Kota Bharu has the energy of a mid-sized city, the compact feel and friendly vibe of a small town, superb food and a good spread of accommodation. A logical overnight stop between Thailand and the Perhentians, KB is a good base for exploring Kelantan. The state’s villages are within day-tripping distance, and its crafts and culture are present in the city itself.
With so many amazing islands to chose from, Terengganu’s coast is seen by many travellers as a mere pass-through to paradise. Traveller’s who take the time to explore between paradise-hops will fine the region rich in culture, cuisine and scenery that, on the islands, is simply unavailable.
An emerald coated in powder-white sand floating in a blue sea of tranquility, pretty Pulau Kapas has something for everybody. Serene on the weekdays, the island becomes overrun with day-trippers on holidays and long weekends, and actually shuts down during the east-coast monsoon season (November to March).
Redang’s position within a marine park lends itself to excellent diving and snorkelling, and you can easily lose yourself in between the golden sunlight, cackling jungle and lapping waves. Unfortunately, it’s difficult to visit outside of package tours, which tend to be regimented affairs with arrival lectures and set times for meals, snorkelling and ‘leisure’.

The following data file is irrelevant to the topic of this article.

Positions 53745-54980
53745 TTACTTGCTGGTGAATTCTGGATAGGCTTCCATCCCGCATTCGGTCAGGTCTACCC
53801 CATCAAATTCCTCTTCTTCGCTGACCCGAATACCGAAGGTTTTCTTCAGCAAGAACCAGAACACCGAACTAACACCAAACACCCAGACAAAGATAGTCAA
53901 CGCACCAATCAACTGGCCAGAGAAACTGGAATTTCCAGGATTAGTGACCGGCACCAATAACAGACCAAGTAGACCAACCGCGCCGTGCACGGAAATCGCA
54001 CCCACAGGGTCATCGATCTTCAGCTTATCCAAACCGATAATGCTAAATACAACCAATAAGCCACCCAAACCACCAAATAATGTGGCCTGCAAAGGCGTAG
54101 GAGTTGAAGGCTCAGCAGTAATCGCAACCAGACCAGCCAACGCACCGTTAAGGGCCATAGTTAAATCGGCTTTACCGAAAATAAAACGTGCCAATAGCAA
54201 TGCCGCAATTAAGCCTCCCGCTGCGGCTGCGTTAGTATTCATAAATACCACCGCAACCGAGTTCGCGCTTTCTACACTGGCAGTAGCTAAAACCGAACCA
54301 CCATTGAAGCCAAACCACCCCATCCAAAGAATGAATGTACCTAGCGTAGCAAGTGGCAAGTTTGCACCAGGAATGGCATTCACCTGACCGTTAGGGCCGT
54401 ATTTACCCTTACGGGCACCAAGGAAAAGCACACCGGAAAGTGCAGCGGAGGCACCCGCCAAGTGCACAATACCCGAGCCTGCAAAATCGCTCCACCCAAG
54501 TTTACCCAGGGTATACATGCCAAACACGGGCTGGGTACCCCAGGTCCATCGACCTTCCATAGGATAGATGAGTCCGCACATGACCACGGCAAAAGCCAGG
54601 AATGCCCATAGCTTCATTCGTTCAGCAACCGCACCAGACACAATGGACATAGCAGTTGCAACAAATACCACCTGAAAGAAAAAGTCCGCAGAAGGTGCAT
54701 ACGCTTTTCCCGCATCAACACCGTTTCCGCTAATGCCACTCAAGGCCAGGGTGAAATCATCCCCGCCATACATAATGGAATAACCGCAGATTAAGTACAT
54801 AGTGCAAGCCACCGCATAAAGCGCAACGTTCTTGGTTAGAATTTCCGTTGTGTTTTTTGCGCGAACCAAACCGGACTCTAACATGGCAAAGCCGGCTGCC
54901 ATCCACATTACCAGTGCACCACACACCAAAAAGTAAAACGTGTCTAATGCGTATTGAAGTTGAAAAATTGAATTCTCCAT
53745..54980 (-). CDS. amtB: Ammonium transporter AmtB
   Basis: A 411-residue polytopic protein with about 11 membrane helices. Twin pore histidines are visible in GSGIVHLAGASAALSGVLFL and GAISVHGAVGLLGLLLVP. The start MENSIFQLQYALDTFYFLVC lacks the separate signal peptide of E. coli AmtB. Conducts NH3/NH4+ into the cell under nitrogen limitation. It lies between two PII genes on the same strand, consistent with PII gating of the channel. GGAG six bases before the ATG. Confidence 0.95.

North Of Kuala Terengganu
North of Kuala Terengganu the main road (Route 3) leaves the coast and runs inland to Kota Bharu, 165km north, via Jerteh. The quiet coastal back road (Route 1) from Kuala Terengganu to Kuala Besut runs along a beautiful stretch of coast and is popular with cyclists.
Marang is the jump-off point for ferries to Pulau Kapas. Once a quiet fishing town, much of Marang’s seaside charm has disappeared beneath a recent flood of new buildings. It’s still a nice place to hang out for an evening on the way to or from Kapas, especially in summer, when numerous exotic fruit trees are in season.
The construction of the Kenyir Dam in 1985 flooded some 2600 sq km of jungle, creating Southeast Asia’s largest man-made lake, with clumps of wild overgrowth gasping over the water’s surface. Today Tasik Kenyir (Lake Kenyir) and its 340 islands constitute Terengganu’s most popular inland tourism destination.